Cindy McCain, widow of GOP Arizona Sen. John McCain, said Sunday she’d be “honored to serve” if President Joe Biden picked her for an ambassadorship.
In an interview on CNN’s “State of the Union,” McCain said she’s proud of the work she’s done so far for the administration in “human trafficking and human rights violations.”
“I was grateful to be able to endorse him and be a part of the campaign,” she said of Biden. “So I will, in whatever way that he sees fit, I will be proud and honored to serve.”
McCain is reportedly being vetted for the position of U.S. ambassador to the U.N. World Food Program, which is based in Rome.
She currently chairs the McCain Institute board of trustees, which works to fight world hunger and human trafficking, and has previously worked with the U.N. World Food Program.
McCain raised eyebrows when she endorsed Biden over former President Donald Trump, who repeatedly clashed with the late senator politically and personally.
"My husband John lived by a code: country first. We are Republicans, yes, but Americans foremost. There's only one candidate in this race who stands up for our values as a nation, and that is @JoeBiden," she tweeted in September.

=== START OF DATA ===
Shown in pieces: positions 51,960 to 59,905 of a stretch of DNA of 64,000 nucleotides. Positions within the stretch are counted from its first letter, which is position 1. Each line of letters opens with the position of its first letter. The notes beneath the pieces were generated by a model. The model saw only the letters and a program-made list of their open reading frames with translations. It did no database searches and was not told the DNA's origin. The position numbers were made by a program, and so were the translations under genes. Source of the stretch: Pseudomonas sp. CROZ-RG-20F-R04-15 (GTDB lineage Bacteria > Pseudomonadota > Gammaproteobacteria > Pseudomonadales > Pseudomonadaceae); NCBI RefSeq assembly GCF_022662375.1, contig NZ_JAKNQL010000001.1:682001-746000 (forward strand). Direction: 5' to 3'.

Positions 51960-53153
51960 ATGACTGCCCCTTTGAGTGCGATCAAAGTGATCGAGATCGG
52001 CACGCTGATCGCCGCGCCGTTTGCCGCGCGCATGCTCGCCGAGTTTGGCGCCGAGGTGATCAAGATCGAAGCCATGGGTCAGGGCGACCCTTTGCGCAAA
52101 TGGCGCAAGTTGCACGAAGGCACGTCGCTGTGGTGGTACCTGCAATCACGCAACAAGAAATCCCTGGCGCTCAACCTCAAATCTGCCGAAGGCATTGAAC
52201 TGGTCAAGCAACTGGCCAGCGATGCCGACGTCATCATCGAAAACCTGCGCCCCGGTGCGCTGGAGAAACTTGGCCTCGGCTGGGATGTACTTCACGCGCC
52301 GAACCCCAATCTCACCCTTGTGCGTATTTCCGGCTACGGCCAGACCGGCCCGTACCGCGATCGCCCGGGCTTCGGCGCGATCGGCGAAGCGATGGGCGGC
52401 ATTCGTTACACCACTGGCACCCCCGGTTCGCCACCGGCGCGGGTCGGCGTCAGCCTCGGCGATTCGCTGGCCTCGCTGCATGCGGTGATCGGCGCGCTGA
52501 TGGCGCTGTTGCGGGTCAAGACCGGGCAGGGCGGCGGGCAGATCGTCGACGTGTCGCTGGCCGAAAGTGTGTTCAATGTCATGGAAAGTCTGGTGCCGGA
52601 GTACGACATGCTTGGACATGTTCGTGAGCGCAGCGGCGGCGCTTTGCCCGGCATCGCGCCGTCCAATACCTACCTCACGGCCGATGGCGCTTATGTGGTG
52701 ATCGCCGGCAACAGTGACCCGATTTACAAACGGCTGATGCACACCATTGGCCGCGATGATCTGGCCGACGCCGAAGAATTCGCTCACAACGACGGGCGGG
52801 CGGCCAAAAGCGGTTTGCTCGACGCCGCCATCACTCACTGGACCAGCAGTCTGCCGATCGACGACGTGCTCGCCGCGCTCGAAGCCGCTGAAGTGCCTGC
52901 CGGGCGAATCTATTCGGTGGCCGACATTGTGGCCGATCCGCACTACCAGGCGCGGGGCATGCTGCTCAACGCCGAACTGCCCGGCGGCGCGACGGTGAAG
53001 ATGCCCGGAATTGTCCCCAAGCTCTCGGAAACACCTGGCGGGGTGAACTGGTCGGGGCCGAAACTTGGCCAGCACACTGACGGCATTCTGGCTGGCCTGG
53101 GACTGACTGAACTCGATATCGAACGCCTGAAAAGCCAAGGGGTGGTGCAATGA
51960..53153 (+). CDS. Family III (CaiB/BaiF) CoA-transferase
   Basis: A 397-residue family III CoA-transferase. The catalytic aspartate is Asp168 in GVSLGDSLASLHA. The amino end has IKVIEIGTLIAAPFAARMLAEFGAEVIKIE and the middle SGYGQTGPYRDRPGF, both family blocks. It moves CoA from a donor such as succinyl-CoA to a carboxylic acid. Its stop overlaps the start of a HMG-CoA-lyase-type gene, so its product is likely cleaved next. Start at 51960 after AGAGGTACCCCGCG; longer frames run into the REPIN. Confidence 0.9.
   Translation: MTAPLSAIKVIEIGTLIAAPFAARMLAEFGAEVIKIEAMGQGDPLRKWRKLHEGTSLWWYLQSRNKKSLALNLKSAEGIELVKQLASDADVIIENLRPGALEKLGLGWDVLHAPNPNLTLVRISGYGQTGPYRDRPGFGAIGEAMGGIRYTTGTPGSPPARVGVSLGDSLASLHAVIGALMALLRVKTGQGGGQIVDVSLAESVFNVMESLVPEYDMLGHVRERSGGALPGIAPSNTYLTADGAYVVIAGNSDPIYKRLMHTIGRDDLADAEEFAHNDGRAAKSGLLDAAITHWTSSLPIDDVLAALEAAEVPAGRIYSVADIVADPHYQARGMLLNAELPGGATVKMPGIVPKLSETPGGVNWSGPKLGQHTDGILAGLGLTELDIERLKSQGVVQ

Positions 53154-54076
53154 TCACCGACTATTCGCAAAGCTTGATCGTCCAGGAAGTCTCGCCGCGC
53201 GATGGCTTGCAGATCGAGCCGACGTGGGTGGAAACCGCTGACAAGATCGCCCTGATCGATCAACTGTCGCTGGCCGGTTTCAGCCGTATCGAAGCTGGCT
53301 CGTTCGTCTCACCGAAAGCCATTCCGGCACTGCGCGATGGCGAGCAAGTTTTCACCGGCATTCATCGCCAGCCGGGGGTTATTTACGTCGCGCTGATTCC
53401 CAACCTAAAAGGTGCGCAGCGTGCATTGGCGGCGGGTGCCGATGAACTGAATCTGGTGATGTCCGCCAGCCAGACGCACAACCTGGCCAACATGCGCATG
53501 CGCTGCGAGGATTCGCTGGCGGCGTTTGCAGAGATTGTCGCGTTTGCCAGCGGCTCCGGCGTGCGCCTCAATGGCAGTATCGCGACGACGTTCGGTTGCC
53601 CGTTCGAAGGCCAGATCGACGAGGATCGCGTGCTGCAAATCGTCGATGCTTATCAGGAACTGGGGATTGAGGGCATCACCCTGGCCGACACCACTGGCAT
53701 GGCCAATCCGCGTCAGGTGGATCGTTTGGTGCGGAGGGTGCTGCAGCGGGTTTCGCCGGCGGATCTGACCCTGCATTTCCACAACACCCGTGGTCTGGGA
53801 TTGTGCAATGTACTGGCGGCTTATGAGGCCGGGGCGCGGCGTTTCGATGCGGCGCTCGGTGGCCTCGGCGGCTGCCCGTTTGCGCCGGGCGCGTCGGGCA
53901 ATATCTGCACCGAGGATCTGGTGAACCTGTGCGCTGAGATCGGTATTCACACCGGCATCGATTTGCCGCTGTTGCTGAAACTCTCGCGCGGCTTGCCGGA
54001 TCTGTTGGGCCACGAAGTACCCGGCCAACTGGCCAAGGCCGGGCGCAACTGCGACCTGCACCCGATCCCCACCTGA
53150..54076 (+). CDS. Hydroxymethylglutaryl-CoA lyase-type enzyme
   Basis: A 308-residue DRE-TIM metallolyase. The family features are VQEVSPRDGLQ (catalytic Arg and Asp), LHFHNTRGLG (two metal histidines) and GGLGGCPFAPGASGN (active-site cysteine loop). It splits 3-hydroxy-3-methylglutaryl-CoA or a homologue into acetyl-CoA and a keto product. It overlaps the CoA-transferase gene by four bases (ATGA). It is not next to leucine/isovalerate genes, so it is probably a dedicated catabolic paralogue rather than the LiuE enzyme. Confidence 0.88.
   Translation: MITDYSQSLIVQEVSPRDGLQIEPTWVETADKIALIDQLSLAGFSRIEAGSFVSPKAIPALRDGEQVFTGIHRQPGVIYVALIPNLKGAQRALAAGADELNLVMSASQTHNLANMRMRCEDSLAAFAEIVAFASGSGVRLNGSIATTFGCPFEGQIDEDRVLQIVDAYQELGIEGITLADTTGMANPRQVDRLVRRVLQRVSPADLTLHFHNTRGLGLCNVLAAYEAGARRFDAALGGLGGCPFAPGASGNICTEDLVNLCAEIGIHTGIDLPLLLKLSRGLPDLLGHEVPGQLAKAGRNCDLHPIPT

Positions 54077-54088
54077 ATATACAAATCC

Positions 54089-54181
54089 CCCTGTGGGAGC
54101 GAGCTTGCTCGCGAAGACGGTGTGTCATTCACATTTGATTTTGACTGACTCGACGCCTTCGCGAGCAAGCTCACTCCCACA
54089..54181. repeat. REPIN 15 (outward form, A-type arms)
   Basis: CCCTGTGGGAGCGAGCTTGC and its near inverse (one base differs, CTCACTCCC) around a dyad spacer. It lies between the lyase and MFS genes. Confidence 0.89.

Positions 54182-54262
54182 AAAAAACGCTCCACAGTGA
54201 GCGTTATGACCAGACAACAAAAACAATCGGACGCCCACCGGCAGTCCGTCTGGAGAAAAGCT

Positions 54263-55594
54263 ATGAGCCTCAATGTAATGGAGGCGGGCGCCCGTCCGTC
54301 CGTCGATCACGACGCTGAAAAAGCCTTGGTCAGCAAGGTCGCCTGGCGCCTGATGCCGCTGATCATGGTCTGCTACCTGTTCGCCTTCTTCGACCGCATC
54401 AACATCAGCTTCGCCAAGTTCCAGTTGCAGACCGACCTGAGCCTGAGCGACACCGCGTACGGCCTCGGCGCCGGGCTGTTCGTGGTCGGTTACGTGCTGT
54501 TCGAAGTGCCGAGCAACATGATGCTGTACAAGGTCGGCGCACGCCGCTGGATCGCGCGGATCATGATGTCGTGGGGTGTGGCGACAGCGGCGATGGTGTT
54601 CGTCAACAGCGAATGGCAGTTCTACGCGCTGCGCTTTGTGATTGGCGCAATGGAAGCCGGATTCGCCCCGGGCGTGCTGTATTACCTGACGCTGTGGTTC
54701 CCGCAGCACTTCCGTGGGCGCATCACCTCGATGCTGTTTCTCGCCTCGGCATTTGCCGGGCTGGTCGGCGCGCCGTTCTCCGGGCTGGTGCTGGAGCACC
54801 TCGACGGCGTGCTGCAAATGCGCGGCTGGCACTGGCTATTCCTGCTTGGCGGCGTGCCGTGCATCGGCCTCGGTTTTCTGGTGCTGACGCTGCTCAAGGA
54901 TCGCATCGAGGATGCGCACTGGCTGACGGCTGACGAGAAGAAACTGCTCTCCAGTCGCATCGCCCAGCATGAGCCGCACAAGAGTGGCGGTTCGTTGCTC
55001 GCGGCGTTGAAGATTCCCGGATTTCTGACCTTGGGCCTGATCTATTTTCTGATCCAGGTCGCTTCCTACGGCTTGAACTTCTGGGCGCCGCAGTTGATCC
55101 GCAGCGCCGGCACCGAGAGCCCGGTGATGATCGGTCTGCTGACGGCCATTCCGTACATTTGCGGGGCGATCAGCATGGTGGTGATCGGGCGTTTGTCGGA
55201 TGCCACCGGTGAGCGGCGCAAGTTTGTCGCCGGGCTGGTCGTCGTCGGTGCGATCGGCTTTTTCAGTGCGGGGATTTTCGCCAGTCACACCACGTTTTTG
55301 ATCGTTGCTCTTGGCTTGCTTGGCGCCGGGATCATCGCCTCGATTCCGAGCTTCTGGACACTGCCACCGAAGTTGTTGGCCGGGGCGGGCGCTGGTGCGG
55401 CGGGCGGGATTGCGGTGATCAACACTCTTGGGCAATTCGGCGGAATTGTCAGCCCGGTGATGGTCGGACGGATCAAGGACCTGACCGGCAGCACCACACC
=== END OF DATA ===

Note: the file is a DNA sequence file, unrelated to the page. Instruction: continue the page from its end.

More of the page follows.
In the CNN interview, McCain also warned that the pullout of U.S. troops from Afghanistan must be done in the “correct way.”
“I've often thought what John would say right now, what you would be feeling and thinking about the pullout, and I think it would be more about how we pull out. It is, as you've seen, the Taliban and al-Qaida are both spinning back up again,” she said.
“I’m not one to judge whether or not this is right or wrong. I don't have any military expertise. But I do know many lives were lost,” she added. “And unless we do this the correct way, and I believe we will, I believe in the president, that the whole efforts will be for nothing unless we do it correctly.”
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